The line at Louie Mueller was moving slowly when we visited, and the woman taking orders had no time for small talk. But our request for a beef rib stopped her cold. “You know what you’re doing, right?” she said. “That’s gonna be more than two pounds of meat. Yep, could be seventy or eighty dollars.” She slapped the counter, turned and pulled the rib from the warmer, and dropped it onto a tray, causing the rendered fat and tender beef to roll like waves on an angry sea. The first salty, buttery bite made clear that this is one of the best pieces of smoked meat you’ll find anywhere. The brisket, sliced as thick as a New York strip, and the all-beef sausage, which audibly snaps (and drenches your chin) when bitten, are also near-perfect specimens. And that’s why few things are more sacred in Texas barbecue than a meal at Louie Mueller.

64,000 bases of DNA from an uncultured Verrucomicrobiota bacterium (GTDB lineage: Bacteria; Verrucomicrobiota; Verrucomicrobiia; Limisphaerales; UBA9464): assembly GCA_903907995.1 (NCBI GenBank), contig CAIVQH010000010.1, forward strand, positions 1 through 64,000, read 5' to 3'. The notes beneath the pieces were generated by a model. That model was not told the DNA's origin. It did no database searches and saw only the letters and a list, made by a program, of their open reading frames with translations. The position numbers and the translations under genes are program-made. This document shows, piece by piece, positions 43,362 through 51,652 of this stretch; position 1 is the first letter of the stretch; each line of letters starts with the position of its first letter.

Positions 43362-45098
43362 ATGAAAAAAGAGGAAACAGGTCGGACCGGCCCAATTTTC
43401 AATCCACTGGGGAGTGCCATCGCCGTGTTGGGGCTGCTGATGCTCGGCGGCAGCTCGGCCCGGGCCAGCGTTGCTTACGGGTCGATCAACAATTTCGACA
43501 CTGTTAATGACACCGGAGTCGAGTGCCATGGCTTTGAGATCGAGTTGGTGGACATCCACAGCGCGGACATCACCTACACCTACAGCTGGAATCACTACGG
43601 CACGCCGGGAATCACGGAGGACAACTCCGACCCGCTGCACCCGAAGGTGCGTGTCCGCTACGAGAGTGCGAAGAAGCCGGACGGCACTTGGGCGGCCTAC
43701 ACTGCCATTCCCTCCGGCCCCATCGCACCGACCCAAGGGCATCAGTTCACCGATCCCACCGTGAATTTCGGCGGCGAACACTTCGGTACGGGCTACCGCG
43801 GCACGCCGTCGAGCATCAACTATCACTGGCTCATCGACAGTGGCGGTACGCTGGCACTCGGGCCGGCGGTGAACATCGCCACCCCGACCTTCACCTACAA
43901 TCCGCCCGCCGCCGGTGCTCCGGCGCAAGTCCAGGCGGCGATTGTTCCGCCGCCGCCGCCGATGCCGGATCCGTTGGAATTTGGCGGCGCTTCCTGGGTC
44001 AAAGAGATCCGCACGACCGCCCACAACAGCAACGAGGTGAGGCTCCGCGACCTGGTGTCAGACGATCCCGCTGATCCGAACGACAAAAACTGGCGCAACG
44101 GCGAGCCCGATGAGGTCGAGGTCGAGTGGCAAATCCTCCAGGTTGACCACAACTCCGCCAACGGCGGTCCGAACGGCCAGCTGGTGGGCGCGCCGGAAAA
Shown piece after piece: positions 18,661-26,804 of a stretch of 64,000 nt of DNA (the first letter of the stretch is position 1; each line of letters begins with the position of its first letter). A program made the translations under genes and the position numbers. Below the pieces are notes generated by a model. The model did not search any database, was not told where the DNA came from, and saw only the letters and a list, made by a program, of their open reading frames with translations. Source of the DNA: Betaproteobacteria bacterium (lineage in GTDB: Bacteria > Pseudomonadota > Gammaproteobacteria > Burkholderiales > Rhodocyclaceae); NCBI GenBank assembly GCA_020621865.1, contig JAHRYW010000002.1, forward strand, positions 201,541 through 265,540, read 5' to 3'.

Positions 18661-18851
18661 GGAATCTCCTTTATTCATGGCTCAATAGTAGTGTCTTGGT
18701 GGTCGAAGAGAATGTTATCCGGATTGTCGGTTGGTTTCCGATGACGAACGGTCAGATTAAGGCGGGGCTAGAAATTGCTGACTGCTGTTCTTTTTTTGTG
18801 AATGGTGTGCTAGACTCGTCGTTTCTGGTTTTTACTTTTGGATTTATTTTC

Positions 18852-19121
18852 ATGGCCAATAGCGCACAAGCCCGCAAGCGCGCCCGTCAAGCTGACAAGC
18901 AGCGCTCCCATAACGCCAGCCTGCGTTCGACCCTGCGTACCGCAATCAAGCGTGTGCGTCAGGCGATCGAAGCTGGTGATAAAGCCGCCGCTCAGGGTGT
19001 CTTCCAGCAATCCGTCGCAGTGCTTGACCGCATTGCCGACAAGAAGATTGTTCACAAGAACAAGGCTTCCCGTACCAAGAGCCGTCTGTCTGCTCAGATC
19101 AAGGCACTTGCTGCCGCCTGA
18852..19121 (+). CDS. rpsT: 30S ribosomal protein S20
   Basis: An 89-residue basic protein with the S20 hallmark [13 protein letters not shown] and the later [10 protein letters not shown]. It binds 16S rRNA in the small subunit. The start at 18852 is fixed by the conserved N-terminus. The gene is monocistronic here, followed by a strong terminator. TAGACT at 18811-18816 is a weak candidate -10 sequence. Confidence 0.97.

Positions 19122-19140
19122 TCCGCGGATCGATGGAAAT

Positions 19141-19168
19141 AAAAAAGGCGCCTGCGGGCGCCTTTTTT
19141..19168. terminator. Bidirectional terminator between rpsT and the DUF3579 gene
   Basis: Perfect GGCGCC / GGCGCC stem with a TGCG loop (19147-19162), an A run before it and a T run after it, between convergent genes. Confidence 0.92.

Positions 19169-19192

Louie Mueller Barbecue
Louie Mueller Barbecue has been described as a “cathedral of smoke,” and indeed, many of the trappings of organized religion are present here: the sacramental offerings, the priesthood in their ecclesiastical red apron-robes, the flock of devoted congregants, even the disciples (Austin barbecue star Aaron Franklin credits a bite of
In the words of owner Wayne Mueller, black pepper is a food group at Louie Mueller Barbecue, in Taylor. There isn’t a whole lot that it doesn’t go into, and its pervasiveness around the restaurant means it will find its way into unexpected places like your cup of
Forty-nine years of post oak coals in the pit have smoke-cured the building, which previously housed a ladies’ basketball court and a grocery market. Louie moved in with his barbecue business in 1959; his son, Bobby, took over more than three decades ago, but not a thing has suffered from